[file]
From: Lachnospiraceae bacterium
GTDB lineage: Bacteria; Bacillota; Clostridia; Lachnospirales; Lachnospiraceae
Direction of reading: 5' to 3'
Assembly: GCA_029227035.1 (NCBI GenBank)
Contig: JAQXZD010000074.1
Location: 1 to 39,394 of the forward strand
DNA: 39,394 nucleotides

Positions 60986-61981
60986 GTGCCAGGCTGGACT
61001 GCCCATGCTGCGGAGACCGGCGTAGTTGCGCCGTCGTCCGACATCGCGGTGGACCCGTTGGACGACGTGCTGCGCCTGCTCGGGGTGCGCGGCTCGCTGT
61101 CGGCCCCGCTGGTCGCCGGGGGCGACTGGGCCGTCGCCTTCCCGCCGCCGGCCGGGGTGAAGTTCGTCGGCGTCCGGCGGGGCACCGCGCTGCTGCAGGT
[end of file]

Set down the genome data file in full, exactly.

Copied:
From: Lachnospiraceae bacterium
GTDB lineage: Bacteria; Bacillota; Clostridia; Lachnospirales; Lachnospiraceae
Direction of reading: 5' to 3'
Assembly: GCA_029227035.1 (NCBI GenBank)
Contig: JAQXZD010000074.1
Location: 1 to 39,394 of the forward strand
DNA: 39,394 nucleotides

Positions 60986-61981
60986 GTGCCAGGCTGGACT
61001 GCCCATGCTGCGGAGACCGGCGTAGTTGCGCCGTCGTCCGACATCGCGGTGGACCCGTTGGACGACGTGCTGCGCCTGCTCGGGGTGCGCGGCTCGCTGT
61101 CGGCCCCGCTGGTCGCCGGGGGCGACTGGGCCGTCGCCTTCCCGCCGCCGGCCGGGGTGAAGTTCGTCGGCGTCCGGCGGGGCACCGCGCTGCTGCAGGT